In addition to pyroclastic flows (solids and gases rushing down the sides of volcanoes) and lahars (fatal mudslides), experts warn that there could be even more risks in the future — air traffic disruptions, evacuation challenges and unknown dangers due to unmonitored volcanoes. In fact, volcanoes present such a threat to island nations, that the report has a special ranking just for islands. Among the most-threatened are Montserrat, St. Vincent and the Grenadines, the West Indies, Dominica, the Azores, St. Lucia, the Atlantic-United Kingdom Islands, El Salvador and Costa Rica [not islands], whose active Turrialba volcano is being compared to a pressure cooker as lava levels rise.

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Alabama - Mobile's official overnight rainfall total was 7.28 inches of rain on Sunday night into Monday morning. "It just so happened that we had a heavier complex of storms that developed over Mobile County that just didn't move last night." The rainfall total shattered the previous record of 3.61 inches set back in 1980.
Some areas received even more rain; the NWS-Mobile office received 8.79 inches and the airport received in excess of 8 inches of rain. Mobile received more rain than any city or town in the region, living up to its title as the rainiest city in the country. The rain isn't letting up, either. Many roadways flooded overnight, causing the Mobile County Sheriff's Office to request barricades to block impassable areas.
The heavy rain brought back memories of a year ago, when much of the coast flooded at the end of April. A water main ruptured at Airport Blvd. and Snow Road, resulting in several businesses losing their water supply Monday morning. Lightning likely hit the water line, causing the damage. There was a flash flood watch in effect until 3 p.m. Monday from Mobile to Destin, Florida.
Even though the watch was tentatively set to expire, NWS met says it will likely continue. There is rain in the forecast every day this week. "The ground is saturated, so even if we don't see another 8-10 inches, it won't take as much to create flooding areas." The risk is especially heightened for low-lying areas and places that neighbor creeks and streams.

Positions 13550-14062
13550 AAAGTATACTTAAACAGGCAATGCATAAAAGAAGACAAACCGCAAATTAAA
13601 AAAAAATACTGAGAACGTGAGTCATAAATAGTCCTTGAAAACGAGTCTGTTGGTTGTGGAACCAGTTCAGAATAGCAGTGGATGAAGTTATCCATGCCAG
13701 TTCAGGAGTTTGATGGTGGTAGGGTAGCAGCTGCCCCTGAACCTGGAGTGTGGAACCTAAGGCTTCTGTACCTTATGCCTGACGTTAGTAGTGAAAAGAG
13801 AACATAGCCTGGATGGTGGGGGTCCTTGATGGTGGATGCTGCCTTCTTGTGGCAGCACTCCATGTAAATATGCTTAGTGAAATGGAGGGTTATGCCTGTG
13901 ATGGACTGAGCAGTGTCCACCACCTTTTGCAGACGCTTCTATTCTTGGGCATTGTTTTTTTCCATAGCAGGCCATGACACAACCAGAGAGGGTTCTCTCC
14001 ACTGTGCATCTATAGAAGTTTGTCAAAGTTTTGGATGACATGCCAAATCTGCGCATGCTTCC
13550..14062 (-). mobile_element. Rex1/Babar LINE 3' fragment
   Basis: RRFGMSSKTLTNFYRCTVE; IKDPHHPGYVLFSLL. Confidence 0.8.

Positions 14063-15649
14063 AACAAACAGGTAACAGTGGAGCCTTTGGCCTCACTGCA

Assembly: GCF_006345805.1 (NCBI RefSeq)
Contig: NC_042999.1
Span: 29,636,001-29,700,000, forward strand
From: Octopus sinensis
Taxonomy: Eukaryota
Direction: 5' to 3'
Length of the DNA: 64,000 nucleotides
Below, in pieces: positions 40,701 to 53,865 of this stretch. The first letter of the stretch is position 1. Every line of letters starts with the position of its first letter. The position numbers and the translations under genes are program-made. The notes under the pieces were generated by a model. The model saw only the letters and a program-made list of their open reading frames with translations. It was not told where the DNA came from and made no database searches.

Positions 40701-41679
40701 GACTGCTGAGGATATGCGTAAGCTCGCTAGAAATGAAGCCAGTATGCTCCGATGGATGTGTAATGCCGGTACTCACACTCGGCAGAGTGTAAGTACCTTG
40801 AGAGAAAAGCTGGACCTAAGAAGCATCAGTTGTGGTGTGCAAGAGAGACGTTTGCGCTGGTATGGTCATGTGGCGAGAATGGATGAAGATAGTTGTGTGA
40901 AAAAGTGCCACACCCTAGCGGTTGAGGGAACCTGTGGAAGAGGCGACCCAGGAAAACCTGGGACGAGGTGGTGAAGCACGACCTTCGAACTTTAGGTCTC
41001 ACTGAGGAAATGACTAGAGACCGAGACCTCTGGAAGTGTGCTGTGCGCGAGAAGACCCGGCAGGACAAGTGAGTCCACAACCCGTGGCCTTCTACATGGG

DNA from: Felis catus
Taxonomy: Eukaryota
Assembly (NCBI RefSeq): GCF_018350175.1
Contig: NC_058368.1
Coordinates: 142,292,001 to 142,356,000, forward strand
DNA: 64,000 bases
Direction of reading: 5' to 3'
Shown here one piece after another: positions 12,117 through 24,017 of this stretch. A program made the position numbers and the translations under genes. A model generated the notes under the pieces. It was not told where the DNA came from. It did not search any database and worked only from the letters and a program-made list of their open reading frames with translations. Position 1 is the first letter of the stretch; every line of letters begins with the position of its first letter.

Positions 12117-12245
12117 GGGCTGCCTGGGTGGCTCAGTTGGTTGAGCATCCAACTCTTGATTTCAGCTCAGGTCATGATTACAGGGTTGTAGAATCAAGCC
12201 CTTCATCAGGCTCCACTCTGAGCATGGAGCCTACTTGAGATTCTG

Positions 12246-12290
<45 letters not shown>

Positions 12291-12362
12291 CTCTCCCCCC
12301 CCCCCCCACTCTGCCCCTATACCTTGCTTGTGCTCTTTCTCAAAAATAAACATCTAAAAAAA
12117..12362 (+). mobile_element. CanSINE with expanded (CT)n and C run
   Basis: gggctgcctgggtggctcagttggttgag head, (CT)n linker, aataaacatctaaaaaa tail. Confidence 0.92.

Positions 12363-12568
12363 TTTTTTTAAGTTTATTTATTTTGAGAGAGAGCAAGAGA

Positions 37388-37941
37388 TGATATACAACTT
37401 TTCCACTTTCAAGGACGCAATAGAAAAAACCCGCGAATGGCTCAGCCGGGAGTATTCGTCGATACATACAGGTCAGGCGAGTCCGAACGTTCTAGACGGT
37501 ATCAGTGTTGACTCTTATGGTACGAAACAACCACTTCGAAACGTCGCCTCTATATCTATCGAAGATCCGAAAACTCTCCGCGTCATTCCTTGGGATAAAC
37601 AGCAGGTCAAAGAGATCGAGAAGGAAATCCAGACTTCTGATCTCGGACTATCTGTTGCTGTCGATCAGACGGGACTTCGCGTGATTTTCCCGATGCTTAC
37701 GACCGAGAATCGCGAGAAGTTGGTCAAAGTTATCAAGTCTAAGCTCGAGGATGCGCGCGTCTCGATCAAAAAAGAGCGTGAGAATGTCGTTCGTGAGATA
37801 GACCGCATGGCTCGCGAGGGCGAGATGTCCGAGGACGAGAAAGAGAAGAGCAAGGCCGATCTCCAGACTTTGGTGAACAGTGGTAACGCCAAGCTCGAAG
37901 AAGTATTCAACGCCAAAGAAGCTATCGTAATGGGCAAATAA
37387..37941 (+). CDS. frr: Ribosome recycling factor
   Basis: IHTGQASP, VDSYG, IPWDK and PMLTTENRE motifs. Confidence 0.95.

India - Unseasonal rain over the past couple of days has left fields full of flattened crops in Telangana and Andhra Pradesh, and caused large-scale damage to farms in UP and MP, too. Andhra Pradesh appeared to have borne the brunt of the damage, with officials reporting crop losses in nearly one lakh hectares. In Telangana, various crops planed in 11,628 hectares were destroyed in strong thunderstorms and incessant rain.
In many places in both the states, farmers who transported their early harvest to market yards also suffered in the absence of any protection from the rain. Left with soaked produce, farmers protested at various market yards. According to initial estimates, the mango crop in Andhra Pradesh was badly hit with strong gales causing severe fruit dropping.
In Telangana, paddy was the worst-hit crop. Other crops to suffer significant damage were bajra, jowar and green gram. Mango orchards also suffered damages. Poultry farmers, too, were also affected. In Jagityal area of Karimnagar, 50,000 chickens were reported dead following heavy rain. Met department officials said from March 1 to April 13, excess rainfall was recorded in all districts except Khammam, Rayalaseema and Nellore in the two Telugu-speaking states.
The AP government announced an ex-gratia of Rs 4 lakh to the next of kin of those killed on account of rain-related episodes, while the Telangana government announced a compensation of Rs 5 lakh for such families. In UP, rain and thundershowers lashed various districts for the second consecutive day on Monday, pushing many farmers to the brink of penury. While the rain in March had already damaged about 50% of pulses and wheat, the return of wet weather has exposed farmers to a food crisis. They are now losing whatever standing crops were left in the fields. "We've already lost what we had earmarked for sale. Now, we're losing the crop we had saved for our consumption."